Are smartphone users falling out of love with apps?

Desktops

by Michael Moore| 18 August 2014

British users now downloading fewer apps than ever before.

The UK mobile market may have reached "peak app", as it appears that less and less of us are downloading new apps for our smartphone or tablet.

Almost a third of smartphone users did not download a single app during a typical month, with only around 10% of smartphone users buying apps or other content regularly.

The figures come from a survey by Deloitte, which revealed that 31% of global smartphone users do not download apps, a rise from around 20% at the same point last year.

The average number of apps downloaded has fallen from 2.3 to 1.8 in the same period.

"We are reaching a limit in the UK in the volume of app store downloads," Deloitte head of tech, media and telecoms Paul Lee said.

"Each additional new smartphone [user] has less inclination to download apps, either out of apathy or, at a more global level, affordability."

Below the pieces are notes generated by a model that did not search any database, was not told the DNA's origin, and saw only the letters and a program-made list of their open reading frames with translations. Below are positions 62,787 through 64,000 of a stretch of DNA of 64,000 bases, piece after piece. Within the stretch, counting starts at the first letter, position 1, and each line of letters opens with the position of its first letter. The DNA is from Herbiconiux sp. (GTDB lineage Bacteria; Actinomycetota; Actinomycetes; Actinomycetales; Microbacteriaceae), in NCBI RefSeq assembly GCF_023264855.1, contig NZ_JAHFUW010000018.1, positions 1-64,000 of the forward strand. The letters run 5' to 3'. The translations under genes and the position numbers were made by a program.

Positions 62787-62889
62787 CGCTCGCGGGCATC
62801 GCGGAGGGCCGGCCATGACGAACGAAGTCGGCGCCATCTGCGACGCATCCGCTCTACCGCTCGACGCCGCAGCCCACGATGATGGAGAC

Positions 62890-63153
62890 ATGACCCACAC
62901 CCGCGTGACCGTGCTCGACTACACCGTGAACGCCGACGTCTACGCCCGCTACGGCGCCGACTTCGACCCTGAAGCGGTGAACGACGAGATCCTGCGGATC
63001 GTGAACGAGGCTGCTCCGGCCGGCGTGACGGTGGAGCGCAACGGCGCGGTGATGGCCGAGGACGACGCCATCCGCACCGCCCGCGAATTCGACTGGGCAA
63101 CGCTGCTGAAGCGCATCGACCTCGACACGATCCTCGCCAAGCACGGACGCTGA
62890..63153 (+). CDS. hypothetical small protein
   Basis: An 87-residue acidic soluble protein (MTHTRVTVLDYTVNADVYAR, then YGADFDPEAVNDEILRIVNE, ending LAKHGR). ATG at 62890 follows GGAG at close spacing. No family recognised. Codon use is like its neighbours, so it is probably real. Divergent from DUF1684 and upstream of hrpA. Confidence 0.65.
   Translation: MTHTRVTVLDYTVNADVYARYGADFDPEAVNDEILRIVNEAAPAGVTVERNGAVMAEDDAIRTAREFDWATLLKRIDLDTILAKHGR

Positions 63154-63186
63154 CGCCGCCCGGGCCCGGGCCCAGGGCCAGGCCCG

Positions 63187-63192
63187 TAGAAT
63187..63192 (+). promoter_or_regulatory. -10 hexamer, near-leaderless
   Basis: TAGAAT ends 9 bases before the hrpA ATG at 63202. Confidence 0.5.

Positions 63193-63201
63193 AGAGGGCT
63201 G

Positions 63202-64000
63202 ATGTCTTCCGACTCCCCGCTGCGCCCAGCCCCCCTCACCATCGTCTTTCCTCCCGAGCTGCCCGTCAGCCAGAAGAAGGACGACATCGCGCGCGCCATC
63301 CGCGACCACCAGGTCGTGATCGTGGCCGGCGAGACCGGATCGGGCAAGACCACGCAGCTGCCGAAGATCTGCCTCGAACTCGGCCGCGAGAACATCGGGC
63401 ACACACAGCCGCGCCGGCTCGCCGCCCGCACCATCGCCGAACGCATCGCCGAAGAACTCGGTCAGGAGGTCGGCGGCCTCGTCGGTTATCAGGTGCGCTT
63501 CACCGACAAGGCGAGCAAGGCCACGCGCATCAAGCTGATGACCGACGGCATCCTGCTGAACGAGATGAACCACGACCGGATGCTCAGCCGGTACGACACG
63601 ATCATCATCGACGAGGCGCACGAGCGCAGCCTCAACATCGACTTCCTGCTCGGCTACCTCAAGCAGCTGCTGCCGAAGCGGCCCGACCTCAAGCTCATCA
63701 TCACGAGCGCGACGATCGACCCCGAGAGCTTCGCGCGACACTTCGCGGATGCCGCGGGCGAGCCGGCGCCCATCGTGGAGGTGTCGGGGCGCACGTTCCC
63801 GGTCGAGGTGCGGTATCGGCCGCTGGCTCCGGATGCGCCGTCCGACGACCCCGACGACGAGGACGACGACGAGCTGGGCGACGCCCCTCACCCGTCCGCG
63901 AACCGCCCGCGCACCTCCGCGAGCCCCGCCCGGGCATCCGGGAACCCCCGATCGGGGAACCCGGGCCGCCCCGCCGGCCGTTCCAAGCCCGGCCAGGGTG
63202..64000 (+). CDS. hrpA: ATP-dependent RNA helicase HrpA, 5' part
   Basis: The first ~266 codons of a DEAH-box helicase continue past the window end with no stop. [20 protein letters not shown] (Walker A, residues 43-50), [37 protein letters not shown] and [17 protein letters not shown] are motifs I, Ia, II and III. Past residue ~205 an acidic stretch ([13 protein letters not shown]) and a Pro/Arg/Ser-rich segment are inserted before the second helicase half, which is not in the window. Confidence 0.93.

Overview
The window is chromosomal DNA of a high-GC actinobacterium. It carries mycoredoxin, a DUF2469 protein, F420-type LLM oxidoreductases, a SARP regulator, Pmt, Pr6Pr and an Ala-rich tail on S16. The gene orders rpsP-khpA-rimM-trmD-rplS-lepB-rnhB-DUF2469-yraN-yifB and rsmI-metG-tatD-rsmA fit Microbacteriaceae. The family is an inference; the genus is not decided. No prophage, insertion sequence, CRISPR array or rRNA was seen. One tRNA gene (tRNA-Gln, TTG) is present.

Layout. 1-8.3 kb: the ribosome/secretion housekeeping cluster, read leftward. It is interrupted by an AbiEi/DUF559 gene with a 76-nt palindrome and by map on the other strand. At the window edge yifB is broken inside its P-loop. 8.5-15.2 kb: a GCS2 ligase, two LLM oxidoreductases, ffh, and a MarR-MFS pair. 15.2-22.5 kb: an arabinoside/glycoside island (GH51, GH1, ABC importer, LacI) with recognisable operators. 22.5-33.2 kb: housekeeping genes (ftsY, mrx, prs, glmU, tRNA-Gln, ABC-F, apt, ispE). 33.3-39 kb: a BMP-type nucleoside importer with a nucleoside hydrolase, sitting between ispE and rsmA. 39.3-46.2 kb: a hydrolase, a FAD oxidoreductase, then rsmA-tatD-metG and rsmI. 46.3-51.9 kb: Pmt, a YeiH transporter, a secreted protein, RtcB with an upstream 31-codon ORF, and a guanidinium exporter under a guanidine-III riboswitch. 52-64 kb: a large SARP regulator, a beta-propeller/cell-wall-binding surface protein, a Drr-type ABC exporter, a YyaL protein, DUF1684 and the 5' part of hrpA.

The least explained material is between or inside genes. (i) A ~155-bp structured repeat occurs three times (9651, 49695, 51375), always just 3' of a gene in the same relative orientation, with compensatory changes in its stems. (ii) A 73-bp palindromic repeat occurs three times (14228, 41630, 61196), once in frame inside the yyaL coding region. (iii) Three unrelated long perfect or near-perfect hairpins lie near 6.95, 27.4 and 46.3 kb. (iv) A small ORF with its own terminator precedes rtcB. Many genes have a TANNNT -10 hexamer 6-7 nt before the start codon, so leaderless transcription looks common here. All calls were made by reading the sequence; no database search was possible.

"Ironically the better that apps get the longer people will keep them meaning people feel less inclined to look for new apps," he added.

The findings will not be welcome to the UK mobile industry, which has prided itself as a home to many top developers, including the likes of MindCandy and King Digital Media.

Last year, analyst firm Gartner predicted that global app download rates would slow after reaching a peak in 2014, as users accumulate a portfolio of familiar apps that they rely on.

Phil Barnett, VP and GM EMEA, Good Technology said that app developers run the risk of being "one hit wonders" if they fail to keep up with new trends.

"The 'if in doubt download it' attitude to consumer apps is clearly on the decline. The number of smartphone users who do not download any apps has reached 31%. As we have become accustomed to how the smartphone operates in our home lives, we become more selective and resist the urge to turn to the 'download' button.

"Developers and businesses building in-house app stores need to learn from the consumer downturn and ensure they focus on usability."

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